LIT Soars In 2020: What Investors Need To Know About Tesla, Electric Vehicle Derivative Play

LIT Soars In 2020: What Investors Need To Know About Tesla, Electric Vehicle Derivative Play

Plenty of electric vehicle stocks and related exchange-traded funds are soaring this year, a charge led in large part by the likes of Tesla (TSLA) and Nio (NIO).

What Happened: For now, EVs are powered by lithium-ion batteries, and that goes a long way in explaining why the Global X Lithium & Battery Tech ETF (NYSEARCA: LIT) is higher by almost 117% year-to-date.

LIT, which tracks the Solactive Global Lithium Index, was ahead of its time as an ETF play on the EV space, debuting in July 2010. Home to 41 stocks, LIT is more a lithium ecosystem idea than a dedicated EV ETF, but the fund does allocate 5.29% of its weight to Tesla, giving it some chops as a Tesla ETF.

Why It's Important: What makes LIT relevant heading into the new year is that some of the fund's marquee holdings address lithium demand in both the U.S. and China, the world's dominant EV markets.

Ganfeng Lithium, LIT's second-largest component, is a major player in China's lithium supply chain.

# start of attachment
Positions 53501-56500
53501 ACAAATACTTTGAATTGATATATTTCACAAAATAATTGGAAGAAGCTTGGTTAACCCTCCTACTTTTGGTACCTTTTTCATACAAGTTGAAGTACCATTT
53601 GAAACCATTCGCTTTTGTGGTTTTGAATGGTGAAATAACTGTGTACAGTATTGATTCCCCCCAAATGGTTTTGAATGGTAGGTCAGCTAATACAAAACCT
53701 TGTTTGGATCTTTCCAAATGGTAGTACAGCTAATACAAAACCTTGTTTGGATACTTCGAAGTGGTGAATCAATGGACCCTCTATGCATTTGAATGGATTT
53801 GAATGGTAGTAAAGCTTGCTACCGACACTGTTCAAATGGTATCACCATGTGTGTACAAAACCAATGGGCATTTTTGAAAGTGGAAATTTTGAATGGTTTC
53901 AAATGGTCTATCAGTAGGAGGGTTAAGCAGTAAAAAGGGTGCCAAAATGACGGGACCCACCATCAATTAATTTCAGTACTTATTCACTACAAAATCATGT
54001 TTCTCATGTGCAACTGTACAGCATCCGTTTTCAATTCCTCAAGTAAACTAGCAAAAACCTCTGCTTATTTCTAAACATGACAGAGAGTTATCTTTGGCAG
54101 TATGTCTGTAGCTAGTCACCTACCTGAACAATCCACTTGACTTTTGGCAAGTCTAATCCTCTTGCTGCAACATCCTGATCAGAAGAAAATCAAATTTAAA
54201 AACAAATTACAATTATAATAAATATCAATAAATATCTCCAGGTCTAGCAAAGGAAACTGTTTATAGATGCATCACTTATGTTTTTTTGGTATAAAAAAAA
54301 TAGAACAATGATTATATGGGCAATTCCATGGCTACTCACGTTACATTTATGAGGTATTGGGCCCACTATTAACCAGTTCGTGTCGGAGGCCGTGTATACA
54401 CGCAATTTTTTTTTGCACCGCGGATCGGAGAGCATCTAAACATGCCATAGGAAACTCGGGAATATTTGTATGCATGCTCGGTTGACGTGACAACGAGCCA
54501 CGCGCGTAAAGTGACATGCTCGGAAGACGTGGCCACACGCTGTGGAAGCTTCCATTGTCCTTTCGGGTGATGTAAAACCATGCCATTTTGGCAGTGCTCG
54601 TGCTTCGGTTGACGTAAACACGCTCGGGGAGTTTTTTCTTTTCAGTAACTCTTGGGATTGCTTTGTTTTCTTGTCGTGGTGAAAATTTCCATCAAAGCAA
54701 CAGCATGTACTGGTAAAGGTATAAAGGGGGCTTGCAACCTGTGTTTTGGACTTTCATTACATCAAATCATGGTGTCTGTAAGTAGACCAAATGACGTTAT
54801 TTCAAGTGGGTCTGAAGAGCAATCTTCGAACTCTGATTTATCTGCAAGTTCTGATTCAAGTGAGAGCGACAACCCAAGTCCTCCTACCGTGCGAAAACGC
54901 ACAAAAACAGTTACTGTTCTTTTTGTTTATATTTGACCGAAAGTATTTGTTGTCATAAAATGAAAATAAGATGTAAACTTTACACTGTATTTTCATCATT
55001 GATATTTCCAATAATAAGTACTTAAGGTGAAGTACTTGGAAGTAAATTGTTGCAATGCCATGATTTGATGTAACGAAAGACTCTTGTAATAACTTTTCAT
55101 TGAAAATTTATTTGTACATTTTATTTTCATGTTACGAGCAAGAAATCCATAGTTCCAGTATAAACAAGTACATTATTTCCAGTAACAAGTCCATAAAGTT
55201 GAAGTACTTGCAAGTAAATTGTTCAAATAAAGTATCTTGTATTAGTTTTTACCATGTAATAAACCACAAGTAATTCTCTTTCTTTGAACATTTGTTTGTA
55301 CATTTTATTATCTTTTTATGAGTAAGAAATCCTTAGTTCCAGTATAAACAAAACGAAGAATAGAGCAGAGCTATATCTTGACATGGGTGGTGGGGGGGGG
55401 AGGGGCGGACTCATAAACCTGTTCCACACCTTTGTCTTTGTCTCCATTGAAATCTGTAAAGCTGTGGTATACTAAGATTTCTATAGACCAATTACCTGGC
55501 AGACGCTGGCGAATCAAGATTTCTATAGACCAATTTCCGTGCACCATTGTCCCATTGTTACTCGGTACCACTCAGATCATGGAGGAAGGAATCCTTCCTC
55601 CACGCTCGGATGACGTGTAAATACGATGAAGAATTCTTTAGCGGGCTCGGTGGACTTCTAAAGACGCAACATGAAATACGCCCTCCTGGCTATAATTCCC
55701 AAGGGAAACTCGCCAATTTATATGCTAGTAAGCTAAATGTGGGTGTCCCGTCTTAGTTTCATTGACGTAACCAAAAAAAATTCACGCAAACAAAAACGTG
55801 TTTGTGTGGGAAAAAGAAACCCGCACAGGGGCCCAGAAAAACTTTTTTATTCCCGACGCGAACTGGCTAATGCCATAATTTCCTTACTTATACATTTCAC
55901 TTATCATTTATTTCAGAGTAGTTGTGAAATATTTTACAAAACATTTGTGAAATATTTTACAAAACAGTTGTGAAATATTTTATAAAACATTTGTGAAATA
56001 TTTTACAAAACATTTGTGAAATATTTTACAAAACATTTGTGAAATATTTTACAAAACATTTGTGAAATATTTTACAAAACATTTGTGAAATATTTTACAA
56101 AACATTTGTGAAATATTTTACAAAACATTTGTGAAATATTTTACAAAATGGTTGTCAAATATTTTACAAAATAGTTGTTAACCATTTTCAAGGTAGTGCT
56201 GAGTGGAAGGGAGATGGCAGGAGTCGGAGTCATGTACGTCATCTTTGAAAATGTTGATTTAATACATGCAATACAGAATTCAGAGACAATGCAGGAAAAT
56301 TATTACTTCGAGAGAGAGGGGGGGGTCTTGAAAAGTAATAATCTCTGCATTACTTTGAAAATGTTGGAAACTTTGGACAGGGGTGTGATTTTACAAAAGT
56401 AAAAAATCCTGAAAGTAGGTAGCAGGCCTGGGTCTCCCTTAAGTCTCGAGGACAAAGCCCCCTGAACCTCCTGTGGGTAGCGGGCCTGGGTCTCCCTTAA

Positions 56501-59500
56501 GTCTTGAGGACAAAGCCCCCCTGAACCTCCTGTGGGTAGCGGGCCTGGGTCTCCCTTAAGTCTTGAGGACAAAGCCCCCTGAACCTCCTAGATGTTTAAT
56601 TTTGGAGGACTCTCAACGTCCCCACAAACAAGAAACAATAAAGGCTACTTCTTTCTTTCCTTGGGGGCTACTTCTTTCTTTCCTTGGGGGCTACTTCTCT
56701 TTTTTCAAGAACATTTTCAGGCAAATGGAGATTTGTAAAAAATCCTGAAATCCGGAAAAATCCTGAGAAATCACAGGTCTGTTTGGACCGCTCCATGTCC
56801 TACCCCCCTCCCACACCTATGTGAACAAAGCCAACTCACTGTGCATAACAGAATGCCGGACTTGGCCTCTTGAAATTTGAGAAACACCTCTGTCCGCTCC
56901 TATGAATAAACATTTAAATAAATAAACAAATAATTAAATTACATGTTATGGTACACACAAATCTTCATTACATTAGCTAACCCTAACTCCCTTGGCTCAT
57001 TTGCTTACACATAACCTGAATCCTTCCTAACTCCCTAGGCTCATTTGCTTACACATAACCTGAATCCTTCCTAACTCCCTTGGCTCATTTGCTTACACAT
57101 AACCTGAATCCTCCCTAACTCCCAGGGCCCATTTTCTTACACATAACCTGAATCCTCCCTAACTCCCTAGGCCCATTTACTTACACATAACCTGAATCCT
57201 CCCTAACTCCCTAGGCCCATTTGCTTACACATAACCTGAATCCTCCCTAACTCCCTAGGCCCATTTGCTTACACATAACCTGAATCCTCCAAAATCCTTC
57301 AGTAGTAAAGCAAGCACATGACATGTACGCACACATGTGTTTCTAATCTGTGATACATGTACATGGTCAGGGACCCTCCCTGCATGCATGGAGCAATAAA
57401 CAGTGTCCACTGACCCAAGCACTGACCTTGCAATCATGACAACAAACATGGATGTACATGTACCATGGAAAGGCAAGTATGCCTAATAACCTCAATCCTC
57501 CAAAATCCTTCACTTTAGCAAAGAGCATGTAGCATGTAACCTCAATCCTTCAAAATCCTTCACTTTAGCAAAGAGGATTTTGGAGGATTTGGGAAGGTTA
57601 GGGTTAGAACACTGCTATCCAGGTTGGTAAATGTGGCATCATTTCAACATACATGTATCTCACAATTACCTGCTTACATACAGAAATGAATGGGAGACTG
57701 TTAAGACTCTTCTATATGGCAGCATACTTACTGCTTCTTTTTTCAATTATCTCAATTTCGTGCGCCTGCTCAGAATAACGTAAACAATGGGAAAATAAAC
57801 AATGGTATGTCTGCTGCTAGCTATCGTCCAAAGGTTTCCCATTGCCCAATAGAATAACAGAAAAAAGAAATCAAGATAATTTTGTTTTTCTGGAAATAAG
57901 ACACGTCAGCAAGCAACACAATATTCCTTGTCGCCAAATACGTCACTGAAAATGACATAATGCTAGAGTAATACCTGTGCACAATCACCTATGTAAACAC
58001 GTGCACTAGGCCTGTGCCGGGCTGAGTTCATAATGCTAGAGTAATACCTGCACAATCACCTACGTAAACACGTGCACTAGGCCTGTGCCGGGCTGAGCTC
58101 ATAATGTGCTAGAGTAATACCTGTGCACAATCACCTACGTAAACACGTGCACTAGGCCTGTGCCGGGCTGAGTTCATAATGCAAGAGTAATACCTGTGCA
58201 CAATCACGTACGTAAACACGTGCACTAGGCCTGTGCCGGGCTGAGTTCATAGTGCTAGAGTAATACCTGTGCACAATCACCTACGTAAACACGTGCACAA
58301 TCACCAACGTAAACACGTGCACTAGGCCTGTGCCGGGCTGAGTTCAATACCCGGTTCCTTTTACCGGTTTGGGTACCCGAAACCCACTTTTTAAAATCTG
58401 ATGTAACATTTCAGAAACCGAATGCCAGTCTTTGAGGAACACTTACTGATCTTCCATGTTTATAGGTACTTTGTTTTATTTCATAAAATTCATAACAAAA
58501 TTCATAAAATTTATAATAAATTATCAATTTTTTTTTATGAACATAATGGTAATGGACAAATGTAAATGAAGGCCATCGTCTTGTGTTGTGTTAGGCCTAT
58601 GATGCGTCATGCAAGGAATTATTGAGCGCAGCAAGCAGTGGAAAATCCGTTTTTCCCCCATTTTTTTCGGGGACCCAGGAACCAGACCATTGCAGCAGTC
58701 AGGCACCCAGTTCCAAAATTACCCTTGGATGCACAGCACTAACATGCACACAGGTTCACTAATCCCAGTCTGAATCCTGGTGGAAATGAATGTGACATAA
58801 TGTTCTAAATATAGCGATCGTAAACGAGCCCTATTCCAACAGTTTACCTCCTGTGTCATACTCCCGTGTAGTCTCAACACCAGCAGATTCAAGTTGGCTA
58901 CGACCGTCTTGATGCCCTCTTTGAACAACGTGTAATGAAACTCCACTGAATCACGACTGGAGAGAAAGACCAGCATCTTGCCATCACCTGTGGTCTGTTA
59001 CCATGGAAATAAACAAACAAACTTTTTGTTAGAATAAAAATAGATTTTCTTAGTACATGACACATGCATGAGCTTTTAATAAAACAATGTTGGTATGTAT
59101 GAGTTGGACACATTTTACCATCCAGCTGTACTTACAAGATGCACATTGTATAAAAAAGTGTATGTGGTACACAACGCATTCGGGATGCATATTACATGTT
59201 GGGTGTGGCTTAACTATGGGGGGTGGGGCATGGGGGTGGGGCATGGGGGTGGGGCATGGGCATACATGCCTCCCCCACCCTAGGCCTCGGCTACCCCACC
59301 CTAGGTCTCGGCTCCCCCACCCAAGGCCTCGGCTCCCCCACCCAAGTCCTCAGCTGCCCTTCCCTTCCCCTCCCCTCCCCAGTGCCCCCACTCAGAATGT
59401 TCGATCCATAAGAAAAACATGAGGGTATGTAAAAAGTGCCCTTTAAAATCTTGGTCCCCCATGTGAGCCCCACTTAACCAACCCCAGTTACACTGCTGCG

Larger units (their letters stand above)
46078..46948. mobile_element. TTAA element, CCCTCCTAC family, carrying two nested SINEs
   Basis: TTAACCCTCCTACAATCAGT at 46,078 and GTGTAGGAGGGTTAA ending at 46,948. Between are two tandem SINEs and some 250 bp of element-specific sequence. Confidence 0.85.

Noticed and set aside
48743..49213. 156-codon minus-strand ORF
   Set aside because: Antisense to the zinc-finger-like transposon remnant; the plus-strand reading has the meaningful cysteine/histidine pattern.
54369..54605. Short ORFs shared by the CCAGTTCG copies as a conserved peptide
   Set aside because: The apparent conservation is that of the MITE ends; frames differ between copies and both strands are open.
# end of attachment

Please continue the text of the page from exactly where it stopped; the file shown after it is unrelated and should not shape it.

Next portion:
“Established in 2000, Ganfeng is the third-largest lithium compound producer in the world and the leading producer in China,” according to Global X research.

“The company is unique because it covers a wide swath of the lithium-ion battery supply chain, including lithium resource development, refining & processing (75% of total revenue), battery manufacturing (17% of total revenue), and battery recycling & other (8% of total revenue).”

Investors new to the EV and lithium realms may be apt to think of Japan's Panasonic as a maker of consumer electronics, but that company — LIT's sixth-largest holding — is an important part of the EV landscape due in large part to its relationship with Tesla, including the Nevada Gigafactory.

“Recently, Panasonic started working on Tesla’s featured battery cell called 4680,” notes Global X. “The new format is expected to store more energy and have an easier manufacturing process, two keys to further reducing battery costs. Currently, a battery represents approximately 29% of the total cost of an EV. As EV manufacturers seek to gain market share from ICE vehicles, reducing battery costs is critical.”

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